Monday, May 05, 2003

CMS After-Action Report

My weekend at the Colorado Medical Society's "Physicians are Not Criminals" conference in Vail was outstanding. I finally was able to meet face to face with many of the physicians and IPA's CAC has defended in its FTC comment letters for the past year, and I think my speech motivated the doctors to finally start defending their rights with the full vigor they deserve.

It's hard to describe the feeling one gets when you meet a woman like Marcia Brauchler, an intense and uncompromising 31 year-old woman with a newborn child and who earns less than $30,000 helping doctors negotiate their fees with insurance companies, or Dr. Andy Fine, a quietly serious doctor who loves practicing medicine in Colorado, but wonderers how much longer he can afford to do so under the weight of all the regulations he faces. The government has named both a coercive threat to "consumers" in antitrust actions. These people are wholly innocent--and more that that--they are heroes. I say the government has become a coercive threat to them. The thought of it makes me sick, and that's a feeling I'm going to keep with me until these victims get the protection they deserve.

Two antitrust enforcers were also in attendance at the conference. Assistant Director Jeff Brennan from the FTC's Bureau of Competition was there, as well as Mark Toby, the Texas antitrust section chief. Brennan came right out and said it—his mandate is to protect "consumers." During the Q&A, I asked him the following question:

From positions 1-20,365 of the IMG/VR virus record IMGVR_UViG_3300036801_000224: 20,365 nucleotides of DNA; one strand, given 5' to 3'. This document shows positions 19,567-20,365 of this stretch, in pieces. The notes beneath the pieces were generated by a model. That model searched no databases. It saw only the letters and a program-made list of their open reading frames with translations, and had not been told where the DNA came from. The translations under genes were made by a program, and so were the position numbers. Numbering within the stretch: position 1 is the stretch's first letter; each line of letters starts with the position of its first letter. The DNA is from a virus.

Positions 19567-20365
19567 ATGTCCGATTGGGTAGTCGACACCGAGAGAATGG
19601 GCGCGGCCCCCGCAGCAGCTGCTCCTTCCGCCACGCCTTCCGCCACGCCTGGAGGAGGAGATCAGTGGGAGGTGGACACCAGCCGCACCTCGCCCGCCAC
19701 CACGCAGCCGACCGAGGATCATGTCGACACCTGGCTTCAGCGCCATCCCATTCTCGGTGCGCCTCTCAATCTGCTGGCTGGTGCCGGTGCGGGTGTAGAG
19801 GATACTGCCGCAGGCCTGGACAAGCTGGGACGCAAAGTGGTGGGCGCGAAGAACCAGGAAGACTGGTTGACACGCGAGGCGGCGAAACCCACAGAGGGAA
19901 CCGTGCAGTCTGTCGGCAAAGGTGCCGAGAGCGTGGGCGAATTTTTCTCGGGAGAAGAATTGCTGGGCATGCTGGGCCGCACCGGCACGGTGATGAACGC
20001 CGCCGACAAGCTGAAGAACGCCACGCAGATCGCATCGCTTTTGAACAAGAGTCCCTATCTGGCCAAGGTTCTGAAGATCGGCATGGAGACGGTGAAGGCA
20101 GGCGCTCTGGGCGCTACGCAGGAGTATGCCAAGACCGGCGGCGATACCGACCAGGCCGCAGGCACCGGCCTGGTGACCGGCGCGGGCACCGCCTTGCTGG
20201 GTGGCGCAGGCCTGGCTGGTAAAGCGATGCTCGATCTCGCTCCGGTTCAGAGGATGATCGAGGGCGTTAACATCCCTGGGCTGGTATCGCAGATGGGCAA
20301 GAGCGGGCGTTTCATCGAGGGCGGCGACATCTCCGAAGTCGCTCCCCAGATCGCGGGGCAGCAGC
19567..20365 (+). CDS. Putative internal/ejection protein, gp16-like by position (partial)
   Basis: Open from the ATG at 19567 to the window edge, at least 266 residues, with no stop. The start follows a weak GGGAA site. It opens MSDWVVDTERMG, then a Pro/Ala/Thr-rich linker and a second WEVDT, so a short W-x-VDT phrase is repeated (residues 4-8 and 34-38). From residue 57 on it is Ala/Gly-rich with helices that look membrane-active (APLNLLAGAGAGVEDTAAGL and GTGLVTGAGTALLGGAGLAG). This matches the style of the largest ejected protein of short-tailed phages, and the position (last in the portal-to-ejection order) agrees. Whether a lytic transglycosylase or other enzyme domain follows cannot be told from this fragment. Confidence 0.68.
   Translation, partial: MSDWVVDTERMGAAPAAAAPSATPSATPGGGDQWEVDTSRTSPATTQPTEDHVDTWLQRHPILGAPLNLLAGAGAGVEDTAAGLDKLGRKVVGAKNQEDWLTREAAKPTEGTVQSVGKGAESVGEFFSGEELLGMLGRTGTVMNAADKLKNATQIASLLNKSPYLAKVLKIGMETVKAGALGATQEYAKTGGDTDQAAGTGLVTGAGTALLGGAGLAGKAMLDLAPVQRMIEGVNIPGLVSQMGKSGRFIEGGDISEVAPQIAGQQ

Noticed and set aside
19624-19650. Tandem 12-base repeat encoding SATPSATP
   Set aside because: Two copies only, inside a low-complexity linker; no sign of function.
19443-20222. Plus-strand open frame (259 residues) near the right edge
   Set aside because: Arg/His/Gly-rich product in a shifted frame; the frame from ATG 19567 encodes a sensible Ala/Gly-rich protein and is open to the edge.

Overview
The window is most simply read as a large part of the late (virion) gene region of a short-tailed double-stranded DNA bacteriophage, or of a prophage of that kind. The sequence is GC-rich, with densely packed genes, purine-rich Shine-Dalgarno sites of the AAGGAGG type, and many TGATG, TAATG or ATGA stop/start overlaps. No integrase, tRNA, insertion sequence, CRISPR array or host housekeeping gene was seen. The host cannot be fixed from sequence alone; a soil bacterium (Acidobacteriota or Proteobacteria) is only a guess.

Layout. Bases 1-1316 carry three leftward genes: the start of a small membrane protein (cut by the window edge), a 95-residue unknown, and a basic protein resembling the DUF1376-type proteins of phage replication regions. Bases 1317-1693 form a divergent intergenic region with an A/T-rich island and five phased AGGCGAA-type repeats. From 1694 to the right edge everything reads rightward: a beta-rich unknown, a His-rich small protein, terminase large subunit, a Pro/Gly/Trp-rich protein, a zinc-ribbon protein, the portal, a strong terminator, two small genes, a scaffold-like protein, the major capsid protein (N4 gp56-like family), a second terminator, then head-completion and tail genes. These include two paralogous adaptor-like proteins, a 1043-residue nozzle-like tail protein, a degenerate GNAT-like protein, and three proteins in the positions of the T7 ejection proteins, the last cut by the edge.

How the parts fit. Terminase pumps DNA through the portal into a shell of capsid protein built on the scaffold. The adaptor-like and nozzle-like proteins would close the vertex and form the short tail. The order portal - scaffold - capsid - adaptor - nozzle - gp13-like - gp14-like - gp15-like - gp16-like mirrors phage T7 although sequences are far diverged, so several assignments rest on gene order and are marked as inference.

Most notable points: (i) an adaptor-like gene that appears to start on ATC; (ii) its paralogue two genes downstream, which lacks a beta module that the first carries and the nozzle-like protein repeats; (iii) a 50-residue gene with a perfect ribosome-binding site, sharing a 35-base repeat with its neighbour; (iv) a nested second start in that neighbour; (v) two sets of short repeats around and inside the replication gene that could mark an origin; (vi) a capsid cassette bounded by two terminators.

"You said in your speech that "competition" was the "bedrock of our economy." Why didn't you say that the principle of individual rights was the bedrock of our economy?

It seems that you hold a consumer has a right to his interest (i.e. low healthcare prices) but none of the doctors here have a right to their interest (i.e. all the remuneration the market will bear).

Why does a consumer have a right to the unearned (that which he is unwilling to pay for), but a doctor has no right to what he earns (that which others freely pay him?)"
Assistant Director Jeff Brennan was unable to answer my question. He simply re-iterated that competition was foundational, but did not articulate why. I might as well have been speaking to him in a foreign language.

This is why, despite all the advice doctors have been receiving, they can not hope to comply with antitrust, or hope to negotiate a better bargain with antitrust enforcers. Antitrust enforcers to not recognize their right to the wealth they freely earn. Antitrust enforcers label simple business practices as criminal and relegate the pursuit of one's happiness to an economic ghetto. The doctors are slowly coming to realize that this needs to be fought.

So as Skip mentioned earlier, I was pleased that the line from my speech that got the best reaction was, "Millions for defense, but not one cent in tribute." I'm not sure, but a think I even got an "amen."

I will transcribe my speech for the web later today, and I'll post the link as soon as I can.

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